A study in PLOS Medicine that included 100,000 people suggests chronic pain may be linked partly to genetics and partly to risk factors shared by partners or spouses. Researchers said chronic pain and depression may have common causes associated with genetic and shared environments.
Dietary data on 8,819 adults found those with the highest sodium levels had the fewest severe headaches and migraines, according to a study in the journal Headache. Researcher Michael Harrington at Huntington Medical Research Institutes said people who experience migraines might handle sodium differently because generally high sodium levels tend to make neurons more excitable.
Two weeks of transcranial magnetic stimulation led to a significant reduction in phantom limb pain for 70% of amputees, according to a study in the Journal of Pain. The placebo-controlled study included 54 patients who had amputations due to land mines.
A Canadian study in the journal JAMA Surgery found that patients aged 65 or older had a very low risk of long-term opioid use after surgery. The findings, based on data for more than 39,000 opioid-naive patients who underwent surgery, found that 53% received at least one opioid prescription within 90 days after hospital discharge, and only 0.4% were still receiving opioid prescriptions a year after surgery.
Endo's supplemental new drug application to get its extended-release opioid painkiller Opana labeled as abuse deterrent has been withdrawn by the firm after a discussion with representatives from the FDA. The firm plans to continue its epidemiological research into abuse deterrence and could refile for an NDA at an unspecified time in the future.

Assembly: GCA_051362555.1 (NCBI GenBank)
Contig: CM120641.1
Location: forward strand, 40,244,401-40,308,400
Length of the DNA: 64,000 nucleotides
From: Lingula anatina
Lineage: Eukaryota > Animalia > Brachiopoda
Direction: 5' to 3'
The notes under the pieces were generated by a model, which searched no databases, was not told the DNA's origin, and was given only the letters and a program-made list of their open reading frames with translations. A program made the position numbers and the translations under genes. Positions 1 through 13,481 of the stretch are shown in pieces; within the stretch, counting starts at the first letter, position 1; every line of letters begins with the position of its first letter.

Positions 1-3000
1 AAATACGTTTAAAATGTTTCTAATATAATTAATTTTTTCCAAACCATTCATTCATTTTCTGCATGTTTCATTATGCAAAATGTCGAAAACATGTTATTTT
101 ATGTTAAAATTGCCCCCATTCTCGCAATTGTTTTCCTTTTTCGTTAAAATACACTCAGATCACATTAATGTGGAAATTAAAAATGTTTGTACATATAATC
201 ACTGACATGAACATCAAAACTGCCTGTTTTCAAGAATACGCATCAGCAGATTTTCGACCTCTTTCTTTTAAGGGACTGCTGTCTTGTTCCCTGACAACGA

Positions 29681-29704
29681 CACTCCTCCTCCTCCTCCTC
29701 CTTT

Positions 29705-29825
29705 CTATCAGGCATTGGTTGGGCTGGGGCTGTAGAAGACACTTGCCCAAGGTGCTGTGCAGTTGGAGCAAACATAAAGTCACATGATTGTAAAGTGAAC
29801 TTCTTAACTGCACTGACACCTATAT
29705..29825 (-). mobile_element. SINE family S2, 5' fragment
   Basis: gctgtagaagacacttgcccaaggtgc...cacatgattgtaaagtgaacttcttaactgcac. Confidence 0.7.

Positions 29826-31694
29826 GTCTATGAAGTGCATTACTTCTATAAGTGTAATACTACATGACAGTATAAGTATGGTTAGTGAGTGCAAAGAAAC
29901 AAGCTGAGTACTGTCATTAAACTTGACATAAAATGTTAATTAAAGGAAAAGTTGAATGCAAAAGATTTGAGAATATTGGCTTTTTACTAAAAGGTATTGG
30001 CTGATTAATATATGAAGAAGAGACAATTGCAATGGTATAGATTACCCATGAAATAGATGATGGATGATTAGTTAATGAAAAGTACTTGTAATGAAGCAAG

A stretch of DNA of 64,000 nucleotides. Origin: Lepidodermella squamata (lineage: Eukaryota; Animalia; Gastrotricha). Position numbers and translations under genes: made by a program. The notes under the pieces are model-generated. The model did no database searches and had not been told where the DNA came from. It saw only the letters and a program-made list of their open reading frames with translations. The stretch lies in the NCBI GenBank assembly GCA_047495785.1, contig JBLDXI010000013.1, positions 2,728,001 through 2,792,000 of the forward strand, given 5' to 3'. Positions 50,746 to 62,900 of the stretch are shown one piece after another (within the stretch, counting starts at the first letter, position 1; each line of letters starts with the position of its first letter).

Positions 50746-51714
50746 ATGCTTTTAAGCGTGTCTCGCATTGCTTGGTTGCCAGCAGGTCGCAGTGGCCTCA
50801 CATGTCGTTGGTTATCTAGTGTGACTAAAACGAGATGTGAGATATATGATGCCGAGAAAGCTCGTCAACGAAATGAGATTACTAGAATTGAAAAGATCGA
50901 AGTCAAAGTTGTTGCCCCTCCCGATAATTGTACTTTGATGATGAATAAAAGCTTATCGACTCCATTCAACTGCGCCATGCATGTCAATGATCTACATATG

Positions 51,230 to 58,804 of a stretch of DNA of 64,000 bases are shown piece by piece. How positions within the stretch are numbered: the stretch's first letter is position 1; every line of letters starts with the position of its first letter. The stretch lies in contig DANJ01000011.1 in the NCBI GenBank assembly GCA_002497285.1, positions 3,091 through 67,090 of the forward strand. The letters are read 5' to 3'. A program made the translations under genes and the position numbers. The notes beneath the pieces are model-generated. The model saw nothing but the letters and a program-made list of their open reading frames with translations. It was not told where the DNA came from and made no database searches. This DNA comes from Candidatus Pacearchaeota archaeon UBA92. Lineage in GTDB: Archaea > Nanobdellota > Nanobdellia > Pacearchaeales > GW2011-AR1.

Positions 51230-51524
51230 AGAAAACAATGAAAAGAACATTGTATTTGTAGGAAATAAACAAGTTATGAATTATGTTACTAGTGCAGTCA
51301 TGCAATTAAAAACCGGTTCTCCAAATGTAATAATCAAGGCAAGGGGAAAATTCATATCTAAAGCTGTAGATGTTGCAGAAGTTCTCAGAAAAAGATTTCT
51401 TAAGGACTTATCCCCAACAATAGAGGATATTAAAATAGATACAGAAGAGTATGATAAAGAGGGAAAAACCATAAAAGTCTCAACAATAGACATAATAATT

Hospitalists who provide pain management reported in interviews that they struggle to balance relief of chronic pain with calls to reduce prescriptions of opioid drugs, according to a study in the Journal of Hospital Medicine. Hospitalists said they were confident about using opioid medications to reduce acute pain but less so about prescribing them to hospitalized patients with chronic pain.
The APS Scientific Program Committee (SPC) invites you to submit a poster abstract and present to hundreds of pain professionals at the 2017 Annual Scientific Meeting in Pittsburgh. The SPC is seeking original research that has not been previously presented or published elsewhere, prior to the APS meeting. All accepted posters will be presented at the 2017 Annual Scientific Meeting, May 17-20, 2017, and will be published in a supplement to The Journal of Pain. Learn more.
Have you visited the APS website lately? Take a look at the APS News section on the homepage for timely updates about the Society and the field. Learn the latest on APS events and activities and other valuable information With regular updates, this makes it easy for you to stay involved in pain related news regarding research, education, treatment and advocacy. Learn more.
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